On Friday in front of auudience will appear Claudius gentinetta from Switzerland, who made his first steps in animations here in Cracow.
Still from animation “Islander’s Rest”, dir.: Claudius Gentinetta
Claudius Gentinetta, a Swiss animation author, participated in the 1st edition of Krakow Animated Film Workshops organized in 1996 by Pro Helvetia Foundation, Animated Film Studio of the Academy of Fine Arts of Krakow and the International Film Festival Etiuda.
Gentinetta, born in 1968 in Lucerne, got interested in animated film already in his childhood. He studied design and animation in Lucerne, Liverpool and Kassel. In 1995, he spent a year-long Artest Foundation fellowship in Krakow, with the additional support by Pro Helvetia Foundation. His early films seem to be rooted in Gentinetta’s fascination with various film genres, as the time passed, however, his interests centered on social issues.
While staying in Krakow, as Christina Schlatter writes, Gentinetta ”for the first time used a knife to scrape light into a black surface which had previously been applied in black ink on a film in order to create his animation “Hysteria” (2000)”. When he came back from Poland, the artist made an eerie and dark film “Poldek” (2004) inspired by his recording of piteous howling of a little dog and the look of Krakow’s backyards.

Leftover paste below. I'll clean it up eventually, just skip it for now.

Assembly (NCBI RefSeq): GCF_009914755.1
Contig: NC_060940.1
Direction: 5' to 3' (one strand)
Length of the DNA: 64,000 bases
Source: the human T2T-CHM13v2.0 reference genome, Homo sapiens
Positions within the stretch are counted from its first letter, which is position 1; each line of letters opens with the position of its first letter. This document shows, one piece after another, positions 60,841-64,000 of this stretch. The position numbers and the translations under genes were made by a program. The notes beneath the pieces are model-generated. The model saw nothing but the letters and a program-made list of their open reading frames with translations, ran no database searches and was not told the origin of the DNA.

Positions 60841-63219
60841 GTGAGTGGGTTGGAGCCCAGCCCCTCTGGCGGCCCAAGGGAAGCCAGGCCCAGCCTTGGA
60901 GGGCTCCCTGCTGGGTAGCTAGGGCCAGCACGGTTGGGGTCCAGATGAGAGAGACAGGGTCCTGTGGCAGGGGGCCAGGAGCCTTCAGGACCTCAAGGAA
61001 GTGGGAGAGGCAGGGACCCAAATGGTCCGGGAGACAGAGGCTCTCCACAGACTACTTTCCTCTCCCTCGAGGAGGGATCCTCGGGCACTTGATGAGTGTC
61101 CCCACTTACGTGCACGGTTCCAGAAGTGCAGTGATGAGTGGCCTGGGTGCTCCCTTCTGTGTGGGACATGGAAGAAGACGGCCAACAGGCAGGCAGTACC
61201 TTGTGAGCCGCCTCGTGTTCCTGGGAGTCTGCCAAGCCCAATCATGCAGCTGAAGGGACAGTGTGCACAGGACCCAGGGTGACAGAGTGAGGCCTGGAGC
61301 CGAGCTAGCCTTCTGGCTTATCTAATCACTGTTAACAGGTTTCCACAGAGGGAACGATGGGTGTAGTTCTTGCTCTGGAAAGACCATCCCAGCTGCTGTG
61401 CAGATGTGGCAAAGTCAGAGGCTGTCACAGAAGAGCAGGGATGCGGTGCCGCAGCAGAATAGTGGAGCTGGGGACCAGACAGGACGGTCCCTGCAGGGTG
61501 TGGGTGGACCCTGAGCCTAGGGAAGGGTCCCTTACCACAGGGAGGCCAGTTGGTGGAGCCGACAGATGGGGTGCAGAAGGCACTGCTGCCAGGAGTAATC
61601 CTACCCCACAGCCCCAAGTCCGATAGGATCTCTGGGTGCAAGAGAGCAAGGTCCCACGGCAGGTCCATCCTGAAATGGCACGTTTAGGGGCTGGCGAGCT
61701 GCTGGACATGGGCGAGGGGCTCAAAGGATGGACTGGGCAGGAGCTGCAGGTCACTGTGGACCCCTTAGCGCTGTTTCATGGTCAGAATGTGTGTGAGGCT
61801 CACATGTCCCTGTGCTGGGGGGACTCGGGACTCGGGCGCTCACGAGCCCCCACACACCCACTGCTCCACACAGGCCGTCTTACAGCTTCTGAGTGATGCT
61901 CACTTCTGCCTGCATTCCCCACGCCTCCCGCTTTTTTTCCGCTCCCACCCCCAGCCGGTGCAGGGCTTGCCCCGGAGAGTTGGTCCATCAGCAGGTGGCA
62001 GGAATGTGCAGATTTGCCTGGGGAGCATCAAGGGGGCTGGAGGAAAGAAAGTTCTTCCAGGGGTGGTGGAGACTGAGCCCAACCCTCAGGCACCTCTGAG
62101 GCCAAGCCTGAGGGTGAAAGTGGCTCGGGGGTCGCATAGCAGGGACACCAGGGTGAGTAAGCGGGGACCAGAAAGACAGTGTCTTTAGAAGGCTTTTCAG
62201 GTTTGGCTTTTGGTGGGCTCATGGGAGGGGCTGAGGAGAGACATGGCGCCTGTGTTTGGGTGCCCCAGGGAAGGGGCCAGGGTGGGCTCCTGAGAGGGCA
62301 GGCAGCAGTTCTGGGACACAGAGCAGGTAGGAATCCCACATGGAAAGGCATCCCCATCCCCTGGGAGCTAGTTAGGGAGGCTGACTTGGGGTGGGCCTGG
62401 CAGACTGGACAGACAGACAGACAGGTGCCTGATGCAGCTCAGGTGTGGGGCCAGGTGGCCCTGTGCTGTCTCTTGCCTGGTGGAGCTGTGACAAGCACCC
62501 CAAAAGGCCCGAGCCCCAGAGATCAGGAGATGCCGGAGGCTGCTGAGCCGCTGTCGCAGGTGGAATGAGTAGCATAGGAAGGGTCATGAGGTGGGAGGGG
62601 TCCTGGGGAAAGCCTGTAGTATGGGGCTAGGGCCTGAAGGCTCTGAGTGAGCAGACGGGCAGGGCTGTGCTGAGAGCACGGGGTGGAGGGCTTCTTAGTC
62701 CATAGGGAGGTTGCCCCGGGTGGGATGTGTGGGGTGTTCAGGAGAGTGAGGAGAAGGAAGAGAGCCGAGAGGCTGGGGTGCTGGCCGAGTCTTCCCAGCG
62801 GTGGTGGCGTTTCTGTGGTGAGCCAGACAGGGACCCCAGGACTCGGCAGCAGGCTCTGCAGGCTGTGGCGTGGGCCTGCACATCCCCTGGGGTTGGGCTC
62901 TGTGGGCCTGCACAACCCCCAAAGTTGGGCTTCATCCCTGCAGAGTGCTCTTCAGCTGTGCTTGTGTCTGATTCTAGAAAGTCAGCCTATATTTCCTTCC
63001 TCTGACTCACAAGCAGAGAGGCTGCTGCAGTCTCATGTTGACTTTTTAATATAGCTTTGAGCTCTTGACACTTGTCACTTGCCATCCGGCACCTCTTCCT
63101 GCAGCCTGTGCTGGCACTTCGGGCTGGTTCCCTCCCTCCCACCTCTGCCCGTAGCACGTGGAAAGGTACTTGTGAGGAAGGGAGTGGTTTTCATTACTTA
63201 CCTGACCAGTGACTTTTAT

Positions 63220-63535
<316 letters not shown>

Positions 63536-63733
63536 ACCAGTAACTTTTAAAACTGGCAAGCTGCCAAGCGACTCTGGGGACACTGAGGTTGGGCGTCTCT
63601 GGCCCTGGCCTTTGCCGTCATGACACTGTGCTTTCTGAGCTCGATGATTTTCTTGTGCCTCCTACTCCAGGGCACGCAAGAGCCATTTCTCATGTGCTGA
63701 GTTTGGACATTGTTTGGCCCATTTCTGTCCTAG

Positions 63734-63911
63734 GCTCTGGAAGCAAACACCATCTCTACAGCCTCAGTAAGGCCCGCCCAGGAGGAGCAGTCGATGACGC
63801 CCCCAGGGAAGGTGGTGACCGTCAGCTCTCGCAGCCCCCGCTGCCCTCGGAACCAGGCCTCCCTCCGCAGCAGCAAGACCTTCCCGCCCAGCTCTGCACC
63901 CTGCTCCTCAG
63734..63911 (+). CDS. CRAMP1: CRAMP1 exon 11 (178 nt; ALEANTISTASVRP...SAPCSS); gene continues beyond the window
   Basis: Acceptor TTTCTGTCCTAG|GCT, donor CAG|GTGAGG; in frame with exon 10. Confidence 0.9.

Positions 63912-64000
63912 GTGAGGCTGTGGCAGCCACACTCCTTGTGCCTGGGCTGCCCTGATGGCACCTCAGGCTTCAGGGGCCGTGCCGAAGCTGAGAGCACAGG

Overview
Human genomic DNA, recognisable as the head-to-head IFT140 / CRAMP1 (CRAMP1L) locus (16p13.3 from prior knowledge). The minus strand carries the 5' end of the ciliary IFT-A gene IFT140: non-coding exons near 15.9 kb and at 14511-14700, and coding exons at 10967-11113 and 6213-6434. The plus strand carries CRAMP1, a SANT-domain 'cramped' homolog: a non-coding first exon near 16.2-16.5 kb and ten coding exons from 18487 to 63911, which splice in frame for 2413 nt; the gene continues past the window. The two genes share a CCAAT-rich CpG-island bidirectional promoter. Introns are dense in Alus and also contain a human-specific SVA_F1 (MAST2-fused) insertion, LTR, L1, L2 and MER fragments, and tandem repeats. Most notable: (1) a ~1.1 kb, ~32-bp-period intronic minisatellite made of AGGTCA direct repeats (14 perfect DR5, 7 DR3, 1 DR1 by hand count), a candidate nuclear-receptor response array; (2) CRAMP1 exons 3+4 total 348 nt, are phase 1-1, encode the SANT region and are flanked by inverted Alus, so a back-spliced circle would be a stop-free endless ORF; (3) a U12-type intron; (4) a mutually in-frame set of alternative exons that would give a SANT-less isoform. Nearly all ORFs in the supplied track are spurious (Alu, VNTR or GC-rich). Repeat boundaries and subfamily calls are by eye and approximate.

An exhausting experience of a hotel neighbour’s snoring inspired another Gentinetta’s film “Sleep” (2010). An authentic recording of snoring sounds stimulated artist’s imagination which created some dream figures floating on waves of snores. Sleep brought the artist the Grand Prix of the ANIMA competition – The Golden Jabberwocky at the Etiuda&Anima 2010.
Personal and family experiences of the artist, who each year spends a few weeks on the Irish island of Sherkin near Baltimore, contributed to the making of Gentinetta’s latest, already known in Krakow and regarded as the most poetic of all his films – “The Islander’s Rest” (2015). It tells of a generational change, becoming an adult, saying goodbye and death. The film owes its melancholic atmosphere to, among others, the music composed by the Irish native Seamus Fogarty.